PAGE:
Future Research Directions, Hypothesizes, and Perspectives


The proposed model is one where HAI and HHI are interfaced, having implications for the psychology of men and masculinity. However, the bond with animal companions does not guarantee a panacea for males with difficult attachment histories and so certain caveats need to be considered. One involves males that feel a strong sense of kinship with nature and animal companions but still have difficulty transitioning from the rigidity of traditional male roles and ideology.

Will males of various ages be able to enact masculine role norms in a new ways within the context of HAI, and possibly generalize these ways of being a man when interacting with human companions, peers, family, and friends? The temptation may be to reuse old prescriptive dictums now applied in new contexts. A parallel example may involve ecowarriors, or those that have utilized many of the male roles of traditional Western mythos, just generalizing them to the defense of nature (Gibson 2009). Ecowarriors have been known to engage in a range of activities from peaceful environmental protest to wanton destruction of property sometimes on the large scale such as fire bombs, destruction of ski
resorts, car dealerships that sale SUV’s, etc. Within these examples are aspects of some of the traditional male ideology that are valued by men and society that include a desire to protect and a willingness to stand firm in the face of opposition.

However, we are also suggesting that those experiencing a positive generalization of attitudes and behaviors regarding HAI and HHI may need to seek new solutions through a change in dysfunctional male gender role schemata. Could it be the case that a subpopulation of men who value the bond with animal companions also becomes a type of ecowarrior on the behalf of pets and animal companions? This may manifest itself on one hand as rescuing stray dogs or standing up for their rights on various cultural levels.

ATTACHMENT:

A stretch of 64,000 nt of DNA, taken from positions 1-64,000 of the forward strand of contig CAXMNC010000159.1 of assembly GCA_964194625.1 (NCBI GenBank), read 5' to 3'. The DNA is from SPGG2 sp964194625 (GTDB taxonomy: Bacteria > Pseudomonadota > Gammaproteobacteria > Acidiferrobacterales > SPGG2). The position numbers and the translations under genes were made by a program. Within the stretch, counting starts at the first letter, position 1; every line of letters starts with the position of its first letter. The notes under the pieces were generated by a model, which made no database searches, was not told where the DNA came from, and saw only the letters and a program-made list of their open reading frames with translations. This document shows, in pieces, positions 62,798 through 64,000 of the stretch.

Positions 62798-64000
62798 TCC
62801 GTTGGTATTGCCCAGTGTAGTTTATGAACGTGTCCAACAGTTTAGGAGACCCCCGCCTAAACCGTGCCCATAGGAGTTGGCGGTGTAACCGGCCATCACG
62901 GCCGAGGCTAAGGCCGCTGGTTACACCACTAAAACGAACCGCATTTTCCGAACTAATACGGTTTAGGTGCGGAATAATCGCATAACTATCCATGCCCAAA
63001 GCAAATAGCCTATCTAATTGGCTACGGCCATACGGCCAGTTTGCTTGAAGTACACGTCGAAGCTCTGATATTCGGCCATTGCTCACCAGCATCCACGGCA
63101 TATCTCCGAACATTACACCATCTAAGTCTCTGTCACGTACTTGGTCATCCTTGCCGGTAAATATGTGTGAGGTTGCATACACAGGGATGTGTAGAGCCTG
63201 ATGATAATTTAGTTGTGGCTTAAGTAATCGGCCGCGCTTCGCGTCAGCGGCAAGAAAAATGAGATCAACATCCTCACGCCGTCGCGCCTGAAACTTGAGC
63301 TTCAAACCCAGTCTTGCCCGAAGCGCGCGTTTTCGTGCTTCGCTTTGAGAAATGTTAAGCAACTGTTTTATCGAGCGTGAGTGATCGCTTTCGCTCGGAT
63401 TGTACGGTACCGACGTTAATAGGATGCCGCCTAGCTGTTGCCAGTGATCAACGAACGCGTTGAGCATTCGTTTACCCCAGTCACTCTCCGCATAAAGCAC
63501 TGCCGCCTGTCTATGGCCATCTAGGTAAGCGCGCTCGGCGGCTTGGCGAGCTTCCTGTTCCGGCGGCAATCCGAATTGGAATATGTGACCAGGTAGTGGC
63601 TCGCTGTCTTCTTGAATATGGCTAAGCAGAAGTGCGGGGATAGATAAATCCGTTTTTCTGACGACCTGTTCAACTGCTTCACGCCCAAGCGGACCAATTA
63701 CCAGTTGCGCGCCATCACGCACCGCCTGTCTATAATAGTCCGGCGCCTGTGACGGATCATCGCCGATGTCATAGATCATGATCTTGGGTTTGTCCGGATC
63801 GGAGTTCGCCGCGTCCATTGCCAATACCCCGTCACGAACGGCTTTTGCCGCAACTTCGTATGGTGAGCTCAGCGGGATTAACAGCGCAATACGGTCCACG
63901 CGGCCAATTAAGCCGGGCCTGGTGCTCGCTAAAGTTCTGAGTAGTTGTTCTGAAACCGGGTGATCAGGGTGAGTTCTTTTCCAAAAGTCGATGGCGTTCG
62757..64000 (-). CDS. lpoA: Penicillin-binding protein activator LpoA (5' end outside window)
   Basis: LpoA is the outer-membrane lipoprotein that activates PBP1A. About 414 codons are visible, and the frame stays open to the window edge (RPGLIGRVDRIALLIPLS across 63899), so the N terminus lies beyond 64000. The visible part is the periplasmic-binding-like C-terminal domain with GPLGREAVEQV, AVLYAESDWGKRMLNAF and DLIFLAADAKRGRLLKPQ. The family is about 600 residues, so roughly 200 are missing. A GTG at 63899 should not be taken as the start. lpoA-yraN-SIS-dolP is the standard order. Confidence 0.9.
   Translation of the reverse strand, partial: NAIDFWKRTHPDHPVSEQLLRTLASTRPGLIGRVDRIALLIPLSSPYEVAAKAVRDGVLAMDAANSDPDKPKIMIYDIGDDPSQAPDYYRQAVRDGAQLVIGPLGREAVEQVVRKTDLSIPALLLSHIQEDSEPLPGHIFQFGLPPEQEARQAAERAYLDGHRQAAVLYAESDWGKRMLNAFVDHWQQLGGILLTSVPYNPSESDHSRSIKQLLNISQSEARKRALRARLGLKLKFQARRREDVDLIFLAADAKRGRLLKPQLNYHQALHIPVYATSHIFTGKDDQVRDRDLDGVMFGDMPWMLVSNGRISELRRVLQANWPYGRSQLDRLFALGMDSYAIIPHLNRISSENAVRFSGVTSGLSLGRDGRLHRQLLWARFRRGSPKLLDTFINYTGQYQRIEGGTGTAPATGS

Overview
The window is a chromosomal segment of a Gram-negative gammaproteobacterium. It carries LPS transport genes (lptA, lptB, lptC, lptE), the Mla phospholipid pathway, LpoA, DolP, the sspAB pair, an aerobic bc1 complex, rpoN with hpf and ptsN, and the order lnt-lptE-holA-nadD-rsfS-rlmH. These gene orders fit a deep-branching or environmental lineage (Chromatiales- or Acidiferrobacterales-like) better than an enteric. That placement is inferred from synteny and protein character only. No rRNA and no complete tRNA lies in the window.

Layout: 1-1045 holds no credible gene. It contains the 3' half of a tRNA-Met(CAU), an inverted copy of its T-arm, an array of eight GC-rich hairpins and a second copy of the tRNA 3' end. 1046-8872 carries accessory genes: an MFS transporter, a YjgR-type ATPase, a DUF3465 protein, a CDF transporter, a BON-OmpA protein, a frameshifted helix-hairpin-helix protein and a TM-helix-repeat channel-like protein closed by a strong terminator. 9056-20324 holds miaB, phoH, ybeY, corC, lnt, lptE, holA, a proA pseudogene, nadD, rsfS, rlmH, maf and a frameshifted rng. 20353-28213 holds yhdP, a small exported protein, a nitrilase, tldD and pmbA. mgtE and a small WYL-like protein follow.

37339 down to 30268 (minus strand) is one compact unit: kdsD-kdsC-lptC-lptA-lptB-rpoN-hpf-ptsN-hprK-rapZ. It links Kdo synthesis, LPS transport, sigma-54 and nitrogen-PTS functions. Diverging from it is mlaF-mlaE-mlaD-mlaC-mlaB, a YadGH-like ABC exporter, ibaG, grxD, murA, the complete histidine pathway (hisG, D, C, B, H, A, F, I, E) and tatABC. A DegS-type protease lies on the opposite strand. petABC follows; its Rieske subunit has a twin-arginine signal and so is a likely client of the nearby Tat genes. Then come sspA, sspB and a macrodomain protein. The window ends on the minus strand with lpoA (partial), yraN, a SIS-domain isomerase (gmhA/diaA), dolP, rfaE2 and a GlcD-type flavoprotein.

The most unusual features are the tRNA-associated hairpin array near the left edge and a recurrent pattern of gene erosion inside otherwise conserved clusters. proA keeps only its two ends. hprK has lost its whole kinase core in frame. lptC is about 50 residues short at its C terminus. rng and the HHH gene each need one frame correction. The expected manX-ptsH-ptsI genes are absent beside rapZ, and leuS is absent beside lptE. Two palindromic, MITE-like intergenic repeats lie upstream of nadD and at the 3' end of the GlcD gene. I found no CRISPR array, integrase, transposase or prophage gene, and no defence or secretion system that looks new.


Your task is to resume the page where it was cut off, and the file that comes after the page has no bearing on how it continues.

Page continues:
On the other, it may involve utilizing the ‘leader of the wolf pack’ mentality that has become erroneously associated with proper dog training. The metaphor has perspective traditional male gender roles embedded within as one assumes the role of an alpha in relating to one’s animal companions, emphasizing a rigid hierarchy, dominance, or even violence. The ‘leader of the wolf pack’ mentality may also extend challenges to relating with human beings that do not share the same HAI values and vehemently attaching them on social media, in print, and in person. These men may be viewed
within our proposed model as wrestling with new solutions for both HAI and HHI.

It should be noted the intersection of attachment and gender roles expectations make for a difficult personal and societal transformation. For men, rethinking core masculine beliefs is something profoundly personal and an impetus to do so involves events and encounters that are highly significant and life changing. We argue one starting place for insecurely attached males (though certainly not limited to this category of men) is found within the relational realm amide the bond with animal companions.

Placing prior research findings regarding gender and HAI in proper perspective also leads us to the following conclusion: seeking to compare the average male versus female on levels of attachment and/or loss regarding to animal companions is not the most benefcial way to interface masculine gender roles with HAI.

In fact, we can lose contextual meaning by prioritizing those types of research studies. Instead, the context of how attachment and loss are both reported and underreported, as well as, their meaning in men’s lives is more a viable avenue.

Another example of a future line of inquiry is based on findings that suggest men that enact traditional gender roles seem to have smaller social support networks (Barbee et al. 1993), and how middle-aged males turn to their animal companions as a significant source of emotional soothing when under duress (Kurdek 2009).

In these types of scenarios, it is important to understand if there are real